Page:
Inside their hut, the frightened Pinulot huddled in the corner, refusing the bahag (loincloth) they presented to him, declining their invitation to join in the festivities, and even ignoring the succulent piece of boar meat they offered him. The two sisters finally abandoned their efforts and proceeded to join the merriment outside, glancing from time to time at Pinulot who they noticed was peeking from behind one of the posts.
Katagbag’s hut was many sided. It was supported by a number of main posts narrowly spaced from each other. Each area was reserved for a particular function—cooking, eating, washing, sleeping, storing, etc.
As the revelry continued well into the night, Katagbak remembered Pinulot and he himself went inside the hut to coax his guest to join them. But Pinulot kept resisting, finally leaping away from Katagbak. This in turn caused the by-now irritated Katagbak to try to catch and grapple with him, impelling Pinulot to keep hopping from one post to the next in an effort to get away.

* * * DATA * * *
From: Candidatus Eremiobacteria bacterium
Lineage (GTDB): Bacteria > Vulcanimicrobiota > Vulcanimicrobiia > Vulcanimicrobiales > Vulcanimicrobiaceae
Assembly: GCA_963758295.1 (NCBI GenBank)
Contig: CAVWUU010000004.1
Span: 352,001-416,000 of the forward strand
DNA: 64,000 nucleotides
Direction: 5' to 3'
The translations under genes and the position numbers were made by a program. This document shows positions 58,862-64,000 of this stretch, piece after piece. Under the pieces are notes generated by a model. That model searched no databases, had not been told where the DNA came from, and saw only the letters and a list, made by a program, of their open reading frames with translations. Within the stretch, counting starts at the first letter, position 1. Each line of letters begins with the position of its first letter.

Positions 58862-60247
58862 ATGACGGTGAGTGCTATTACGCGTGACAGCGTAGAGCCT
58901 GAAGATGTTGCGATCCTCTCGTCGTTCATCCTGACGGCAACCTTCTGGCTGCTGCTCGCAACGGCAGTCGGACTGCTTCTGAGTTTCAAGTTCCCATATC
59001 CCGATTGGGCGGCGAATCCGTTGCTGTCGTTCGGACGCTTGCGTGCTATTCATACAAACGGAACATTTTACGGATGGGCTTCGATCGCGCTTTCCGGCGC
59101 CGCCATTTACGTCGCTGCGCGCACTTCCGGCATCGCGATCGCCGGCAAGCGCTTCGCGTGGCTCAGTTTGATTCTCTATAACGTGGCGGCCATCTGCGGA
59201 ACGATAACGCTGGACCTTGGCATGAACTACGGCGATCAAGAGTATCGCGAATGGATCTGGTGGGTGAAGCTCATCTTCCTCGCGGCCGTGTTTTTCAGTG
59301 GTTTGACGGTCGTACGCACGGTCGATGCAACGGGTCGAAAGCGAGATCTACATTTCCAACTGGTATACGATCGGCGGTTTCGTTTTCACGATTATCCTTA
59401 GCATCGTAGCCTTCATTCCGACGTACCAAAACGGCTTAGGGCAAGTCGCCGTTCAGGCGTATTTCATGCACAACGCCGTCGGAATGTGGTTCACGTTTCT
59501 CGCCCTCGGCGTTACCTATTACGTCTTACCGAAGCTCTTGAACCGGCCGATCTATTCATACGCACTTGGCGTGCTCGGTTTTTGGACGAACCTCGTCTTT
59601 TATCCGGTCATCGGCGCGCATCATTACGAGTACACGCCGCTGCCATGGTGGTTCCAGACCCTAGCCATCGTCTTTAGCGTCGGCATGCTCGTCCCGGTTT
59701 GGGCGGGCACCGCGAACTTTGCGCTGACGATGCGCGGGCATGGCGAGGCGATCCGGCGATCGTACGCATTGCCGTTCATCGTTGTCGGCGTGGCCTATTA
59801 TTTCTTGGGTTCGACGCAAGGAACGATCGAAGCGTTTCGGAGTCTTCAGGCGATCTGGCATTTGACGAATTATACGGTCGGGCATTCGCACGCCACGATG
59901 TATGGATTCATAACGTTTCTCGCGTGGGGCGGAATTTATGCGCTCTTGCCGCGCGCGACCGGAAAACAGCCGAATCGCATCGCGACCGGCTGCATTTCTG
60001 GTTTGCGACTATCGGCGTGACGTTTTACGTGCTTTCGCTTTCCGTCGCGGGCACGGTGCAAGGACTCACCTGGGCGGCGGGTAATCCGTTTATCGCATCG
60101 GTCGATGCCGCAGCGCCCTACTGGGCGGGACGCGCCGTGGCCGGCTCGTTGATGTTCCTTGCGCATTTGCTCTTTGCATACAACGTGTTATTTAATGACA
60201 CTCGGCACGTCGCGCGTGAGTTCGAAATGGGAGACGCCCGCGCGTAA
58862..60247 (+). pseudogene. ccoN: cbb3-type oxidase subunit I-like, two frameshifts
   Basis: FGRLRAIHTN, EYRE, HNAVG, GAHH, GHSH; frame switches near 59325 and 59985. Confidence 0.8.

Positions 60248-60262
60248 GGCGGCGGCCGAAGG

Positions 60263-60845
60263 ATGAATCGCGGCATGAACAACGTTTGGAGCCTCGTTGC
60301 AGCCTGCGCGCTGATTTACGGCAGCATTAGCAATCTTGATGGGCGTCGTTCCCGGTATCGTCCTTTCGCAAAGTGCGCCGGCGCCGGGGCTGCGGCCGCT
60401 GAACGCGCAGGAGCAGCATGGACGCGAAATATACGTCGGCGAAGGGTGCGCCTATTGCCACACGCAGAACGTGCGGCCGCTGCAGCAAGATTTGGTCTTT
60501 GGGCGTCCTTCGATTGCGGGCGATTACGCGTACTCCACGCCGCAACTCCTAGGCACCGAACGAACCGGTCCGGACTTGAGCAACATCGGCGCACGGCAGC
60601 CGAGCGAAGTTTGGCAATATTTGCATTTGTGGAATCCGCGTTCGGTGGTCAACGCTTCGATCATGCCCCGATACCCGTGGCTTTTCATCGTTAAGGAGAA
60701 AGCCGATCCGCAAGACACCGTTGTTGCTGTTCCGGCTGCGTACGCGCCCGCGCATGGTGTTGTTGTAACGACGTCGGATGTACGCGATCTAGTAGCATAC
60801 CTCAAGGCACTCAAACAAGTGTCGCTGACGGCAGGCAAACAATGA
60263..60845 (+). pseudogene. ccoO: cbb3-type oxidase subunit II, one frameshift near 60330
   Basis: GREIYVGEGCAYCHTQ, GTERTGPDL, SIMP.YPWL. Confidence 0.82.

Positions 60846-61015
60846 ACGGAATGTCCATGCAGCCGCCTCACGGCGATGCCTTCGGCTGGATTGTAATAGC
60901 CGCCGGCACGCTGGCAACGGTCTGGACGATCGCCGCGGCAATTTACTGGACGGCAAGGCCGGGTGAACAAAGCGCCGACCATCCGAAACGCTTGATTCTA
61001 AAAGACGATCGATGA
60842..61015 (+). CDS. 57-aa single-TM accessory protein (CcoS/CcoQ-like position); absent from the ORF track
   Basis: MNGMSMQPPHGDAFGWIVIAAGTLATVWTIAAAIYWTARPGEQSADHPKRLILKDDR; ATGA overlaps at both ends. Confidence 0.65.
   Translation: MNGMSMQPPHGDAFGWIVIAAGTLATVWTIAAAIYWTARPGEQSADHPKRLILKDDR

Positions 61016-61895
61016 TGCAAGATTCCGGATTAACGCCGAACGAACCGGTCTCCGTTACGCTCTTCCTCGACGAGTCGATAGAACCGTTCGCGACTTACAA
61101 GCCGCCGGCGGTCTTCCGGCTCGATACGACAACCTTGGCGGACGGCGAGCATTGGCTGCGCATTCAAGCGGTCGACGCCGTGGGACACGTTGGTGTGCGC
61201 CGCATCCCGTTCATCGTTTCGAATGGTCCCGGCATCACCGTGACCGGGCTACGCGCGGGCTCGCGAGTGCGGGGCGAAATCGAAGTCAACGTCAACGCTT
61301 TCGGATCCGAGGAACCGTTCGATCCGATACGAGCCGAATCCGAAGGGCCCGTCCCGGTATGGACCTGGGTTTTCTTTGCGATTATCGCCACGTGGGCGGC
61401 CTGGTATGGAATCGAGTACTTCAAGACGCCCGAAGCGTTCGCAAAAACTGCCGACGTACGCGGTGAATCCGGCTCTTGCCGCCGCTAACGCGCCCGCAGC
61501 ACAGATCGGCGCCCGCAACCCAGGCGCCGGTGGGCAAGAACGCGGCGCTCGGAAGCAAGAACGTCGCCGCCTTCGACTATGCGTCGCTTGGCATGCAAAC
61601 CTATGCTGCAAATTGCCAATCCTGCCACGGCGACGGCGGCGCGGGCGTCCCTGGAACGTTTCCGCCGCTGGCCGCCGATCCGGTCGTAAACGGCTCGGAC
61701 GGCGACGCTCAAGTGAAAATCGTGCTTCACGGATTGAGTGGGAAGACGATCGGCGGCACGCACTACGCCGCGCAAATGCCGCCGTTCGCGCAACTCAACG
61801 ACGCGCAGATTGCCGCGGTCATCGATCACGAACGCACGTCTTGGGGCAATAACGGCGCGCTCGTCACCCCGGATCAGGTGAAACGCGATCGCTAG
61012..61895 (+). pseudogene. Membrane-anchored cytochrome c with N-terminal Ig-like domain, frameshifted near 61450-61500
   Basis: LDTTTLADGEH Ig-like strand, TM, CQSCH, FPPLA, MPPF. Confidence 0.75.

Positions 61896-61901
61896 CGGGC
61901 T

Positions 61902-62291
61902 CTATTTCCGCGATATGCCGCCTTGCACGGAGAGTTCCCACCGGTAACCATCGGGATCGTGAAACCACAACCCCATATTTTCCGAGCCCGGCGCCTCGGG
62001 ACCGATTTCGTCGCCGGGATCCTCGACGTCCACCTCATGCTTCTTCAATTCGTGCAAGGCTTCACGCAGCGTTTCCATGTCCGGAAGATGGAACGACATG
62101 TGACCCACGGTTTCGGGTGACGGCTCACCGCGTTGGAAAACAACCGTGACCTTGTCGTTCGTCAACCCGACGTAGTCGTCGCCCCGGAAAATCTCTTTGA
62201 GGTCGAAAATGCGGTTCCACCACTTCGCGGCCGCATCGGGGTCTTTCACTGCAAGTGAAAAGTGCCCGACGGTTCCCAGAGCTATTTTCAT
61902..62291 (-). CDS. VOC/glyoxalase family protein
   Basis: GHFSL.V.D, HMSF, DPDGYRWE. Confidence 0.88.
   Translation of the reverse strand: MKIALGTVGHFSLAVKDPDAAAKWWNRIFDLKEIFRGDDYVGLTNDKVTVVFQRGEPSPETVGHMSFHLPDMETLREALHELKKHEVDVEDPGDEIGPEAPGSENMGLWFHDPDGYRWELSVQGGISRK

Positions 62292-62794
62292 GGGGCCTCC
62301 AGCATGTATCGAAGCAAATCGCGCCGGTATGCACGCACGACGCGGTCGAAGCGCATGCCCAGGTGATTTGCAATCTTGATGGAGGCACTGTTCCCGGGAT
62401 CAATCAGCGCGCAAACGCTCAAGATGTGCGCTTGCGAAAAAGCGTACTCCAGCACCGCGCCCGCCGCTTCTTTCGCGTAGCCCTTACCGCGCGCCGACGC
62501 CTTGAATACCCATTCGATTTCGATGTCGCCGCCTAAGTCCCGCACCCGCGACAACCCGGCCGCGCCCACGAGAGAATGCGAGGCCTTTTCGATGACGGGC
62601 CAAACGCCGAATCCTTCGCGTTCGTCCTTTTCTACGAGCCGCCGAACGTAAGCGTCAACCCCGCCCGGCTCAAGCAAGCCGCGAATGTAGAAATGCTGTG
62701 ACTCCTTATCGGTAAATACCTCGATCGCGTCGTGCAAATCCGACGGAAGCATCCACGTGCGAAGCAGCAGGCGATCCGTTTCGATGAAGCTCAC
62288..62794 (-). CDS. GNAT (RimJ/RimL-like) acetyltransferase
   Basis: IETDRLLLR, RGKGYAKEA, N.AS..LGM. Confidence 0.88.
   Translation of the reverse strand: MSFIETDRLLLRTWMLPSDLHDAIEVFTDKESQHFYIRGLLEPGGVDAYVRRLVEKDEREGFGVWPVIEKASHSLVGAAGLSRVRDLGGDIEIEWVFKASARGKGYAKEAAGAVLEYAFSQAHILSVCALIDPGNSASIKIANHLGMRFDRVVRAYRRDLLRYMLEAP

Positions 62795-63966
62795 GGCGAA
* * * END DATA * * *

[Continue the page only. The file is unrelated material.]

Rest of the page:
In time, Katagbak noticed that as Pinulot jumped from one pillar to the next, the pillar would sink into the ground, ever deeper with each stamp of Pinulot’s feet, until the previously dry surface turned into muddy ground. Before the eyes of the aghast Katagbak, the pillars were soon submerged until the whole hut collapsed and was completely sucked by the seeming quicksand.
Then, the sky opened, and heavy rains gushed, lighting flashed, and clapping thunder echoed throughout the hills. The revelers scattered in fear as huge streams of water spouted from beneath the ground to meet the splashes from the rain, first engulfing the area where Katagbak’s hut stood, then where the dancing and celebration took place.
When the tribesmen next returned to the site, they saw several large lake-like water holes. They named the two largest ones Daliku (where Katagbak’s hut once stood), and Nalandan (where the merry making was held). As for Katagbak himself, nobody saw him again.
Years passed, passers-by heard of the large water holes in the Ilog/Kabangkalan border and were entertained by the story of Katagbak and Pinulot. Eventually, although the water holes had since dried out leaving only indentations, the area became known as Tan-awan or viewing place.